Approximately 660,000 U.S. taxpayers who filed returns through preparation companies including H&R Block have had their refunds delayed due to a software error that might have been prevented with more careful source code analysis. Following the incident, H&R Block is the target of two class action lawsuits, MarketWatch reported.
The error affects people who filed returns claiming educational credits with Form 8863. While preparers could previously leave certain boxes unchecked to indicate a "no" response, the Internal Revenue Service changed its policy to require these boxes to be filled with an "N." H&R Block failed to update its software to reflect this change until February 22, delaying refunds by up to six weeks. The IRS announced on March 26 that the delay would be reduced to two to four weeks. Nonetheless, H&R Block has come under fire for the incident and taken full credit for the error.
"I want you to know that we hear the frustration of those impacted by this issue loud and clear, and we're working every avenue we can to get your refund to you as fast as possible," H&R Block CEO Bill Cobb wrote in a post on the company's blog and Facebook page.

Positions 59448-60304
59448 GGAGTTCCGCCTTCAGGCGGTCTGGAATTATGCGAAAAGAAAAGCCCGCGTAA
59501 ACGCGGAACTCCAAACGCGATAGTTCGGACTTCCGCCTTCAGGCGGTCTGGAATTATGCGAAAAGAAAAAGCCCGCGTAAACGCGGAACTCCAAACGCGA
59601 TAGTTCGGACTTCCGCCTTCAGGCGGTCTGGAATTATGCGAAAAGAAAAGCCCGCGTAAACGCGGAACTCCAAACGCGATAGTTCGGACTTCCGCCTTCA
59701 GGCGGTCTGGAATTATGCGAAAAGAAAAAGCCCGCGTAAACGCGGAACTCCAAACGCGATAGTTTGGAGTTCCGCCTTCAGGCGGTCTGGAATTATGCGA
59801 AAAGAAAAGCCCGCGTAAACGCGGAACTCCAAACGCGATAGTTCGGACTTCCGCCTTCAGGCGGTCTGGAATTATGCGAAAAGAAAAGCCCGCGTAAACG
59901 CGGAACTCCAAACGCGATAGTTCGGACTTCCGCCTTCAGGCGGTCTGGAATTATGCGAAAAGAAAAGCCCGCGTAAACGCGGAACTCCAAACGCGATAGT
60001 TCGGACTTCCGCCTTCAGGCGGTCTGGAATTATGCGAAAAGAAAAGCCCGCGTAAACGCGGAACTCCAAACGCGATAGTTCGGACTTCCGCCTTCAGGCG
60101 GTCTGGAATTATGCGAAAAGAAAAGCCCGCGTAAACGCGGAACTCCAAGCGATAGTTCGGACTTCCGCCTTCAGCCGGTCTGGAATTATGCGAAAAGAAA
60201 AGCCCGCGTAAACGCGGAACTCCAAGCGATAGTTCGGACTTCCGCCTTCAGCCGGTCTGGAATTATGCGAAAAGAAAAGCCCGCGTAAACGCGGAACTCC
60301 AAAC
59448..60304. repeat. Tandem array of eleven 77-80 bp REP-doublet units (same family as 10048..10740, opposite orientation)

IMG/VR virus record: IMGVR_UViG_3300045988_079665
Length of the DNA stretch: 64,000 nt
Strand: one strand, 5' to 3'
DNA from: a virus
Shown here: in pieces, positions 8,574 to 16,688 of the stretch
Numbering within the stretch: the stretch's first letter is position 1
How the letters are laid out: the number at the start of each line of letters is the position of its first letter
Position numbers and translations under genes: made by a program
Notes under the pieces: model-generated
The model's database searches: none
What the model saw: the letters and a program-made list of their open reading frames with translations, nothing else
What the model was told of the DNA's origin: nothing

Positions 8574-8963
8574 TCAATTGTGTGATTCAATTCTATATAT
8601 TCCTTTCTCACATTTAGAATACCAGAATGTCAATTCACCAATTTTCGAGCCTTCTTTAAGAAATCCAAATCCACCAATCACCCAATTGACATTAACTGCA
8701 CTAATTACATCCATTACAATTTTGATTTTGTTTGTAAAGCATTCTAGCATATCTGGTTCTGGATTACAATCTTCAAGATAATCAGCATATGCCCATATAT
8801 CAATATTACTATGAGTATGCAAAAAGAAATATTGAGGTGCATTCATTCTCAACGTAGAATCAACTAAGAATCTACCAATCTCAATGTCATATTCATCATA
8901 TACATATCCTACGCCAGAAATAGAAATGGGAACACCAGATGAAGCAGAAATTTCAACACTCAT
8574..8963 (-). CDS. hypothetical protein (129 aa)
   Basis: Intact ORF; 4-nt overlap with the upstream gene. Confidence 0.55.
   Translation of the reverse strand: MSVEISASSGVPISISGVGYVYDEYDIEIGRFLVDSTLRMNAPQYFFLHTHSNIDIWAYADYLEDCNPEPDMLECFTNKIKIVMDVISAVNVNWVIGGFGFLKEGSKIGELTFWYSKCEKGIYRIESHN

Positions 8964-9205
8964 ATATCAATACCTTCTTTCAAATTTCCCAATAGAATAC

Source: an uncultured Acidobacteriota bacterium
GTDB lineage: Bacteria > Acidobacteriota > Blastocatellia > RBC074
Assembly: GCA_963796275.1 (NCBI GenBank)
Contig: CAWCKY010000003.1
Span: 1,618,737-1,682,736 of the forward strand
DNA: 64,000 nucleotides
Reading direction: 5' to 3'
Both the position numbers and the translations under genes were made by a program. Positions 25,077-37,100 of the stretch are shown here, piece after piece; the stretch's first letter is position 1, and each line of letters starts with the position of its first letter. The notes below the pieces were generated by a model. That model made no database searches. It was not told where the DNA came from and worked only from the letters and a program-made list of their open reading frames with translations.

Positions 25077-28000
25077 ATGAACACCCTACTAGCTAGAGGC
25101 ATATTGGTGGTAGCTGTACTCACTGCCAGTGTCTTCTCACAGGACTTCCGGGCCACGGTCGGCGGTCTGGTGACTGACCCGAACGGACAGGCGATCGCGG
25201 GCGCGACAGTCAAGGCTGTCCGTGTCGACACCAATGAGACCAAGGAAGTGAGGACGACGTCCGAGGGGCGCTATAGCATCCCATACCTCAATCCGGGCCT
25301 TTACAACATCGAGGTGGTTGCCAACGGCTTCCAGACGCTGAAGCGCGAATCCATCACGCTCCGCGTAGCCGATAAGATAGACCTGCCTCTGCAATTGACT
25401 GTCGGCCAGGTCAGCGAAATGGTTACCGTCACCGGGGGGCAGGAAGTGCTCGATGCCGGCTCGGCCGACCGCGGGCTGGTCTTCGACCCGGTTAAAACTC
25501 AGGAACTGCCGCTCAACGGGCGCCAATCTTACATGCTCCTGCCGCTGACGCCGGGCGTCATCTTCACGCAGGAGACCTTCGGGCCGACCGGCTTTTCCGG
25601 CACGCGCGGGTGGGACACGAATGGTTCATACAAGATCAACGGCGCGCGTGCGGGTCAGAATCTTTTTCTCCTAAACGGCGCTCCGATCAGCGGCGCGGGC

Two class action lawsuits filed in U.S. District Courts alleged that H&R Block failed to comply with IRS regulations and procedures, MarketWatch reported. The complaints noted that the delayed refunds had caused disruption in many households counting on the money. In particular, the delays have created complications for many students applying for financial aid at colleges.
An overlooked software feature should not have to be an added source of stress and public criticism during an already challenging business period. With tools such as static analysis, businesses can catch errors before they are released, avoiding incidents that might trigger customer complaints or legal action.
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